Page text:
14 March 2016


See Through the World of Google Glass

Yes, yes, I know Google month is over, but here at FDC we absolutely love Google and this is because as well as being an amazingly engineered concept, Google can help you get to where you want to be in terms of SEO.

But today, rather than talking about how Google can help you with your SEO efforts, I want to talk about a different venture of Google’s that has quite a few eyebrows raising but isn’t necessarily the most well-known among us lay-people:

Google Glass

Google Glass is something that has been out for quite some years now and looks like a pair of glasses that are missing lenses. But it isn’t until recently that the newer version has been released, which has improved features and applications.

The new sci-fi looking specs in all their glory will set you back around £3000, but carry the latest developments in wearable technology, with features you will have likely not seen or experienced before with any other device.

Is this price worth it? Well, that depends on the features and how much money you have, I suppose, and while I can’t comment on the second question, I can answer the first because reading a free blog is surely better than testing something out for £3000 and deciding you don’t like it!

The features of Google Glass

I think it’s fair to say that all of the apps and features that come with Google Glass can be appreciated by the tech-savvy. However, you don’t need to understand technology in depth to understand the significance of these features.

Google Glass, AKA the wearable computer allows you to take pictures and shoot videos and upload them onto social media with voice command, reminds you of your to-dos by fancily displaying them in front of your eyes, gives you all the related information you need for your to dos and more.

So, for instance, if you are travelling on a plane, Google Glass has the ability to remind you of your flight details, and give you the relevant weather information. And what do you have to do to get that information? Absolutely nothing. In fact, you don’t even have to remember anything – the device does it all for you.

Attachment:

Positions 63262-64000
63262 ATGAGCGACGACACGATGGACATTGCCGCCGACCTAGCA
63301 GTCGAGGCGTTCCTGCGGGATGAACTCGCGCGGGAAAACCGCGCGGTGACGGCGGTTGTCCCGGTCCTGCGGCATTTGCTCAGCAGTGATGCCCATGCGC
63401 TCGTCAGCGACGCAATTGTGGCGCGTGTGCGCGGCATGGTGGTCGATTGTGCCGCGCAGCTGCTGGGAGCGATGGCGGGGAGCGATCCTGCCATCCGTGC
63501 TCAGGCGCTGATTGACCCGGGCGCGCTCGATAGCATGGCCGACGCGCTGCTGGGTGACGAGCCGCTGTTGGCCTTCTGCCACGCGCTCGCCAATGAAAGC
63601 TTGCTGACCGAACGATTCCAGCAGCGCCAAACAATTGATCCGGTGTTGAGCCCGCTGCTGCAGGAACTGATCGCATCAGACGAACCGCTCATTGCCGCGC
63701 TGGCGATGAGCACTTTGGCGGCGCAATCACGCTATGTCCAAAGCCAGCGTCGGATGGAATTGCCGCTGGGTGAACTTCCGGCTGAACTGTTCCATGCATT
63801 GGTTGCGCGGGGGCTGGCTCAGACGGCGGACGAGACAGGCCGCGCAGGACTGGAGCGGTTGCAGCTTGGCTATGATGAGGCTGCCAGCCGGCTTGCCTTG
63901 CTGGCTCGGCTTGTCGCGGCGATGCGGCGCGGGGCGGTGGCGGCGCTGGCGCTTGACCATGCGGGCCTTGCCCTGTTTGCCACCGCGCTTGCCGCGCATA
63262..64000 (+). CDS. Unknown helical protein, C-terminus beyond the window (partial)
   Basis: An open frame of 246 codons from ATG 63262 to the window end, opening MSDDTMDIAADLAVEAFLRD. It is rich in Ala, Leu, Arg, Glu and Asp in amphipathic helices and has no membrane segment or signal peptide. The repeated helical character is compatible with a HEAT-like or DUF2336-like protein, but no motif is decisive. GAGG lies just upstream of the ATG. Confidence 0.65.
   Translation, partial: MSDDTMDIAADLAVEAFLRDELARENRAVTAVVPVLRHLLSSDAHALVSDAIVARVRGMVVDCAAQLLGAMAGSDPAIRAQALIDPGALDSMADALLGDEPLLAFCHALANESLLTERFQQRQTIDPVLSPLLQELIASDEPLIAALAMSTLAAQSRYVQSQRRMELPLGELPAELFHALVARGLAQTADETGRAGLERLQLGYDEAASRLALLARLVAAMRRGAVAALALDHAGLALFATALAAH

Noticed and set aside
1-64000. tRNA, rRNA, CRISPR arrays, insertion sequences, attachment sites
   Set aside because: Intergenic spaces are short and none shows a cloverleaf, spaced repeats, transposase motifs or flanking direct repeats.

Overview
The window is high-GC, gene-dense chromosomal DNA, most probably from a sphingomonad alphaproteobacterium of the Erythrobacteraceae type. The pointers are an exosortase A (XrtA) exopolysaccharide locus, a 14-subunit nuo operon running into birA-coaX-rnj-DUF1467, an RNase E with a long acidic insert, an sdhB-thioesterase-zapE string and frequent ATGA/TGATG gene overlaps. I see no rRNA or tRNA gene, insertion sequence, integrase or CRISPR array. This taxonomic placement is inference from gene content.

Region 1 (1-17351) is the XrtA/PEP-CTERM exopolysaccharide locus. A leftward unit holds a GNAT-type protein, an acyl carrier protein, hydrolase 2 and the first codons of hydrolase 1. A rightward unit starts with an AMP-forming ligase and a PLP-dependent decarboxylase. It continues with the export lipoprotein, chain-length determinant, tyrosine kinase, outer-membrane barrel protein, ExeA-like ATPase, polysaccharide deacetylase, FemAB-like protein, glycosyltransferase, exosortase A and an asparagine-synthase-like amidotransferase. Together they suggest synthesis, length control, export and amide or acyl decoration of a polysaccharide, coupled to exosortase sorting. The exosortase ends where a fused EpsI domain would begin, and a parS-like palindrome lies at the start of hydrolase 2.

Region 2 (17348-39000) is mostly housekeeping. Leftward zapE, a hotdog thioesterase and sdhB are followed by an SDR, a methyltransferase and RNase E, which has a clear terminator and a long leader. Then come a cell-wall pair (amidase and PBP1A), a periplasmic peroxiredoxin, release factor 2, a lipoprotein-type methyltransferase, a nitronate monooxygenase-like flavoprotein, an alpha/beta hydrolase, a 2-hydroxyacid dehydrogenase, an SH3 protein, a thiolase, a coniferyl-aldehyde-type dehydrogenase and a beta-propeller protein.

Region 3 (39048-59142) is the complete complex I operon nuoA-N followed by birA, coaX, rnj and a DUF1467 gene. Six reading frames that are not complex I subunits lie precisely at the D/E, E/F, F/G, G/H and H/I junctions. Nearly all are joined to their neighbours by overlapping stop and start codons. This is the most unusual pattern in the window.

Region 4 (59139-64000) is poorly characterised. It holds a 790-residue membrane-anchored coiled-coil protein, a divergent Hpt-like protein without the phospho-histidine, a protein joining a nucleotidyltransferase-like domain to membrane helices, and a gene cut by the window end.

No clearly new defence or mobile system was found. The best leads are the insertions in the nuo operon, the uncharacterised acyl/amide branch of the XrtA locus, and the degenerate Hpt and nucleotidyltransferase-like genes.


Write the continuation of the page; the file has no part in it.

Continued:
One of the alleged downsides of the wearable computer is that it is more android than iPhone friendly when it comes to syncing with maps and other applications on your phone. However, this isn’t something I entirely mind, as I really don’t like Apple products.

Along with the above, Google Glass can show you messages, and help you find out all the information you need without having to type anything. All you have to do is say the word!

However, perhaps the best features are Google Now and Translate. With the ability for it to track your daily habits, it can give you information on the go. For instance, the best route to take to work, weather updates and anything else you might like to know – it’s like having your own personal assistant that knows everything.

Google’s translate feature is also brilliant for when you are abroad as it will speak the sentence you want translated out loud in whatever language you want. These are the two features I would say single it out from everything else – aside from the shape and the fact that the whole concept itself is pretty alien, of course.

The Verdict

Ultimately, Google Glass is a project that although very brave, has in my opinion paid off. Google have taken a huge risk with Project Glass and created something in the end which actually functions, and functions quite well.

Would I pay £3000 for it if I could? Well, probably. But more than anything Google Glass is a scary reminder of just how fast we are delving into the unknown, and the potential that our brains have to create something we originally thought was unfathomable, and you can’t really put a price on that.

See Through the World of Google Glass


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